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Squilla mantis

Squilla mantis

Squilla mantis

Scientific classification
Kingdom: Animalia
Phylum: Arthropoda
Subphylum: Crustacea
Class: Malacostraca
Order: Stomatopoda
Family: Squillidae
Genus: Squilla
Species: S. mantis
Binomial name
Squilla mantis
(Linnaeus, 1758)

Squilla mantis is a species of mantis shrimp chiefly found and fished in the Mediterranean Sea. It grows up to 200 mm (8 in) long [1], and is of the spearer type [2]. It is generally dull brown in colouration, but has two brown eye spots, circled in white at the base of the telson [3]. Other species — including smashers — are also sold in the aquarium trade as Squilla mantis [4].

Distribution and ecology

S. mantis digs burrows in muddy and sandy bottoms near the coasts of the Mediterranean Sea and adjacent warm parts of the eastern Atlantic Ocean [1]. It remains in its burrow during the day and comes out at night to hunt, and in the winter to mate [5].

It is found around the entire coast of the Mediterranean, and in the Atlantic Ocean south from the Gulf of Cádiz to Angola, as well as around the Canary Islands, and Madeira. It has historically been recorded from the Bay of Biscay and the British Isles, but is not known to occur there any more [5]. It is particularly abundant where there is significant run-off from rivers, and where the substrate is suitable for burrowing. In the Mediterranean, the outflows from the Nile, Po, Ebro and Rhône provide these conditions [5].

The alpheid shrimp Athanas amazone often lives in the burrows of S. mantis, despite being of a similar size to other shrimp which S. mantis feeds on [6]. The relationship between the two species remains unknown, although a second similar case has been reported for the species Athanas squillophilus in the burrows of Oratosquilla oratoria in Japanese waters [7].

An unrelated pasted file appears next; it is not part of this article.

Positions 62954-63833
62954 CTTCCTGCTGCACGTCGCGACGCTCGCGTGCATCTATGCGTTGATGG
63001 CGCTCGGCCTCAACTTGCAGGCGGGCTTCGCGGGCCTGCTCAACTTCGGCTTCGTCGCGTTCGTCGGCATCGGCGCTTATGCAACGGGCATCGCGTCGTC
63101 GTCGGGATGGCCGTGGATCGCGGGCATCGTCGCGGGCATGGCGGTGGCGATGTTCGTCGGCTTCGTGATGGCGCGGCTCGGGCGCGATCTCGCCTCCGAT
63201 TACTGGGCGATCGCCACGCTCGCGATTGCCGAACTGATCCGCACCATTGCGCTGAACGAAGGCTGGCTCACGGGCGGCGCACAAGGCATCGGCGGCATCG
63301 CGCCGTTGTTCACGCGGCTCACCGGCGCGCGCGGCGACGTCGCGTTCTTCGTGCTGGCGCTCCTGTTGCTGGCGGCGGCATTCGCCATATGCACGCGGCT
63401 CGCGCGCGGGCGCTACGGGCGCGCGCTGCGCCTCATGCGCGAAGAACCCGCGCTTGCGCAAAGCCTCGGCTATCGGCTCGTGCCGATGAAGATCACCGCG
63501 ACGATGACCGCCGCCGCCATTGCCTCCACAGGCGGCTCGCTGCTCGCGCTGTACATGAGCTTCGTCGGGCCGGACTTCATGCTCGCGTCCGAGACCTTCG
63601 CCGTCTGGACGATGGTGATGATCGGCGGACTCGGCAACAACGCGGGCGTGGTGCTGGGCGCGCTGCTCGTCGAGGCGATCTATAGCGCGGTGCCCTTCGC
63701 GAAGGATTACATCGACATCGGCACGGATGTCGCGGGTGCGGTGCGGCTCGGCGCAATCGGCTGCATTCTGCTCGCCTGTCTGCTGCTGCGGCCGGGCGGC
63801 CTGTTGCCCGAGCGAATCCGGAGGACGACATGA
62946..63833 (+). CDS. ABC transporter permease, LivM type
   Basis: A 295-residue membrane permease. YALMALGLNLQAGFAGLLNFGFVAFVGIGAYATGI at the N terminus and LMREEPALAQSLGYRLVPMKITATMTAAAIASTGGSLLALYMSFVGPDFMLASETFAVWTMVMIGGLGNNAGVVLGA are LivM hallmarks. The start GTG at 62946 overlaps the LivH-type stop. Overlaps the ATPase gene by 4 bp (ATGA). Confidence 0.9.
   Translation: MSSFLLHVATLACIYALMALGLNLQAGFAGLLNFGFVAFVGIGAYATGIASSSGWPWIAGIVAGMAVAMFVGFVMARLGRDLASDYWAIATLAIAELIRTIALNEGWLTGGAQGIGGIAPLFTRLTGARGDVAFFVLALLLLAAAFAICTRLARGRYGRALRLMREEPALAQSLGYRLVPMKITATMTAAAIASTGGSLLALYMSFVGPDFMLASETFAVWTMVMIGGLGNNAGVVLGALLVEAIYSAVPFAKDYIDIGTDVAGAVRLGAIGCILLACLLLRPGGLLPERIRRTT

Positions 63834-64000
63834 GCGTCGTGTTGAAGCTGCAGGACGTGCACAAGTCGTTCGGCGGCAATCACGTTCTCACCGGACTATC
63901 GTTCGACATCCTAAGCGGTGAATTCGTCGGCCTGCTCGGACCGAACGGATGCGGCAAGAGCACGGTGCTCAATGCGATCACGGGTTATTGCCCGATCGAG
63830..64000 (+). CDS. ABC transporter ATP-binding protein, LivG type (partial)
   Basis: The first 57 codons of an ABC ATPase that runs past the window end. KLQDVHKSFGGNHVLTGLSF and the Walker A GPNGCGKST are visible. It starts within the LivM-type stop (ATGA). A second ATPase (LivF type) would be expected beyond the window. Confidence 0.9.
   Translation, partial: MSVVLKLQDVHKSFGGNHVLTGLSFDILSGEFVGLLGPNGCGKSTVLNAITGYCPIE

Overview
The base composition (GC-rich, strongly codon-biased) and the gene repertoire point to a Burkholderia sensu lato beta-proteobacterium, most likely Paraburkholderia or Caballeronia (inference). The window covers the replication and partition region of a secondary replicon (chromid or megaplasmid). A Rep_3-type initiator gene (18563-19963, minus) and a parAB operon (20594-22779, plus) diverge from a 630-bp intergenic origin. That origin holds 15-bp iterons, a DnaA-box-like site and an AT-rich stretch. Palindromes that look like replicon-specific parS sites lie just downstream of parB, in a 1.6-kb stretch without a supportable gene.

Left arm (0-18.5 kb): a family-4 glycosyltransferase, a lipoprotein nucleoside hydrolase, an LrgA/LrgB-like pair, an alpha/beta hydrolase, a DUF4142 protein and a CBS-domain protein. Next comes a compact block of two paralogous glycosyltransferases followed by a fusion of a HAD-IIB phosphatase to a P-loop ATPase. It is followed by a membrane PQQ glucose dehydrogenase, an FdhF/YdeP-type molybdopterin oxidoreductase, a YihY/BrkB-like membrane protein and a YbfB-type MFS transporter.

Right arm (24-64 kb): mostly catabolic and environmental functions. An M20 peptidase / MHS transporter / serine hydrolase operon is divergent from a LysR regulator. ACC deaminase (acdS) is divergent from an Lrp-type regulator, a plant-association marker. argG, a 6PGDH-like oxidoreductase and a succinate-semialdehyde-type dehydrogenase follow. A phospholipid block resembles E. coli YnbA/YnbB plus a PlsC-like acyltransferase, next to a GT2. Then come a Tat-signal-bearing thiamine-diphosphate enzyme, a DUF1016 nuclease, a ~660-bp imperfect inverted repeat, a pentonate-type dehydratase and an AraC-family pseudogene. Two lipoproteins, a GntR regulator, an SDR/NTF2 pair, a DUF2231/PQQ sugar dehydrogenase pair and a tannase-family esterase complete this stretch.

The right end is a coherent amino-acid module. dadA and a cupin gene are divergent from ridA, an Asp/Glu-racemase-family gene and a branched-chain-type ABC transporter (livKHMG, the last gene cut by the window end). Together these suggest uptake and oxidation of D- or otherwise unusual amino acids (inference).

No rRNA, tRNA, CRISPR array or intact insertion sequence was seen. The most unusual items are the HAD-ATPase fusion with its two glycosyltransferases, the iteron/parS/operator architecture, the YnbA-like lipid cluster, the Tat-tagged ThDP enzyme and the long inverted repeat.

S. mantis is the only native stomatopod to be fished for on a commercial scale in the Mediterranean. Over 7,000 t is caught annually, 85% of which is caught on Italian shores of the Adriatic Sea [8], with further production in the Ionian Sea, off Sardinia, off the coast of Catalonia and off the Balearic Islands [5]. It is mostly taken as by-catch of other fisheries (including for sole), and commercial interest derives from the species' abundance rather than its market value [5].


  1. ^ a b Cédric d'Udekem d'Acoz (2003). "Squilla mantis". Crustikon – Crustacean photographic website. Tromsø Museum – University of Tromsø.
  2. ^ Roy Caldwell. "External anatomy and explanatory notes". Roy's List of Stomatopods for the Aquarium. University of California Museum of Paleontology. Retrieved on 2007-08-26.
  3. ^ Wolfgang Schneider (1990). "Stomatopods". Field Guide to the Commercial Marine Resources of the Gulf of Guinea, FAO Regional Office for Africa. pp. 191. ISBN 92-5-103048-0, 
  4. ^ "Mantis shrimp". Retrieved on 2007-08-26.
  5. ^ a b c d e F. Maynou, P. Abelló & P. Sartor (2004). "A review of the fisheries biology of the mantis shrimp, Squilla mantis (L., 1758) (Stomatopoda, Squillidae) in the Mediterranean". Crustaceana 77 (9): 1081–1099. doi:10.1163/1568540042900295, 
  6. ^ C. Froglia, R. James & A. Atkinson (1998). "Association between Athanas amazone (Decapoda: Alpheidae) and Squilla mantis (Stomatopoda: Squillidae)". Journal of Crustacean Biology 18 (3): 529–532. doi:10.2307/1549417. 
  7. ^ K.-I. Hayashi (2002). "A new species of the genus Athanas (Decapoda, Caridea, Alpheidae) living in the burrows of a mantis shrimp". Crustaceana 75 (3–4): 395–403. doi:10.1163/156854002760095462. 
  8. ^ "Global Production Statistics 1950-2005". Food and Agriculture Organization. Retrieved on 2007-08-26.

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